Thursday, 8 September 2016

Ghosts in the Machine.

Returning from California I was psyched up for cold weather but it was an Indian summer in Greenwich. The local street drinkers were topless and the Thames ebbed and flowed casually and calmly in the early evening haze.

The clemency of the weather certainly eased my return to London. As did the prospect of an evening in the company of Greenwich Skeptics in the Pub.

I wasn't previously aware of the speaker, Stephen Volk, or his work but the evening's title, Creating paranormal drama for film and TV, and my trust in the Skeptics to deliver outweighed any jetlag based concerns (or excuses) I had.

Which was a good decision on my part. Stephen was the creator of 1992's legendary Ghostwatch. A programme I missed at the time, probably down the Aldershot West End Centre getting drunk at a God Machine gig or something, but have long since been aware of via the testimony of friends and YouTube clips.

Stephen's softly spoken Pontypridd accent belied the fact that we were in the company of a man who specialised in making you brick yourself. He started with a clip of Awakening. A seemingly textbook haunted house tale that had Rebecca Hall dealing with doll's houses, creaky doors, and poorly lit hallways. You could see what was happening yet the chills still shot up my spine.

Stephen Volk has the tropes mastered. He spoke about his influences:- Nigel Kneale, The Innocents, Frankenstein, and most of all Don't Look Now, M.R.James, and The Turn of the Screw.

He felt these artists and works all had something in common. The idea of the ghost as an external representation of an internal fear or anxiety.

As a skeptic himself he didn't actually believe in the supernatural but felt the juxtaposition between daytime rational thought and nocturnal fear fertile ground.

He'd ploughed that furrow well. Clips of Afterlife with Andrew Lincoln and Lesley Sharp as a kind of Bristol Mulder & Scully illustrated his opinion that it's best if one person sees the ghost and one does not. A consensus does not good drama make.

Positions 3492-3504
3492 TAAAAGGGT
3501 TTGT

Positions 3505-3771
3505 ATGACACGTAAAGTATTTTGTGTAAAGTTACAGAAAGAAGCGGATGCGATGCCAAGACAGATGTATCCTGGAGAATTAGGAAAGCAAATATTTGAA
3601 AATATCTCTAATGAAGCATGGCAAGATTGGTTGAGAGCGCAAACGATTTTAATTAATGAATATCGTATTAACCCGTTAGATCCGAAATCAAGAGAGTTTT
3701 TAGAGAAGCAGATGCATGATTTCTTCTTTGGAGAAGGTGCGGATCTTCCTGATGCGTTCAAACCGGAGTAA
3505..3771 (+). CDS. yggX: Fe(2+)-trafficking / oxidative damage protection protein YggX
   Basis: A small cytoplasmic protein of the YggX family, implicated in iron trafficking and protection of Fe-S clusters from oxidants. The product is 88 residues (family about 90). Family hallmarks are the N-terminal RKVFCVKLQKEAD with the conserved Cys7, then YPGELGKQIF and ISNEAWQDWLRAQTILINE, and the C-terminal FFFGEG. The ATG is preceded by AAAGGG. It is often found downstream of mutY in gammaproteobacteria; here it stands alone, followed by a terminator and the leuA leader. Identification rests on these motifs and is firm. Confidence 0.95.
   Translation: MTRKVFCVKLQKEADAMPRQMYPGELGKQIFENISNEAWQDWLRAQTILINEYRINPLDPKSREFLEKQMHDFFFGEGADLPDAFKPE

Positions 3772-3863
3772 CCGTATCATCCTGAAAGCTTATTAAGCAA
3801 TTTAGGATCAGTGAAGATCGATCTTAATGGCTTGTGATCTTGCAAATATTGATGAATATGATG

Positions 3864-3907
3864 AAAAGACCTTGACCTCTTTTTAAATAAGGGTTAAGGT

Being a good writer he let the characters, once developed, create their own narrative arcs. No point sledgehammering his skepticism (in the form of Lincoln's character) when Lesley Sharp's 'psychic' had her own story to tell. A worthwhile lesson in life as well as screenplay.

Occasionally he erred towards the luvvie. Lincoln, Sharp, and various behind the scenes guys were all an absolute delight to work with. You could tell he genuinely thought that though by the way he described two venerable figures in film history.

Having written Gothic Stephen was delighted to find out his adaptation of events at Villa Diodati in 1816 was to be made into a movie. On hearing the news he asked who the director would be. Who would you least like he was asked. Michael Winner he said. Ok, who would be the second worse choice? Ken Russell. And Ken Russell it was. Not that he was a bad director but he'd been on a pretty serious downward curve. Volk met Russell one morning and was offered champagne. He turned it down - 'a bit early for me'. 'A bit late for me' was Russell's riposte. Of course it was.

The light ribbing of Ken Russell is as nothing compared to his take on William Friedkin. So traumatised was our speaker after working with The Exorcist director that he had to undertake an intensive CBT course after a mental breakdown. Bloody hell.

The highlights were, of course, his stories about Ghostwatch. How he struggled to convince the BBC to show it. How he was confident they certainly wouldn't chance something like that now. How much of Pipes to show the audience. How they managed to run the first 45 minutes without a single scary moment. How the BBC switchboards were jammed after transmission and how a Falklands war veteran's wife wrote in to say that the airing, literally, made her husband shit his pants. A young writer in the audience claimed that, at about 5 years old, seeing that on TV inspired her to work towards being a horror fiction writer. Quite inspiring.

Ever eloquent and affable Volk chatted at length about sitting at Salman Rushdie's desk at an agency, the debt everyone in his field owes to Alfred Hitchock, and how Stephen King deserves a better rep than he gets these days. It was a veritable masterclass and, though different to previous Skeptics events, one I felt privileged to attend. And all for just £3.

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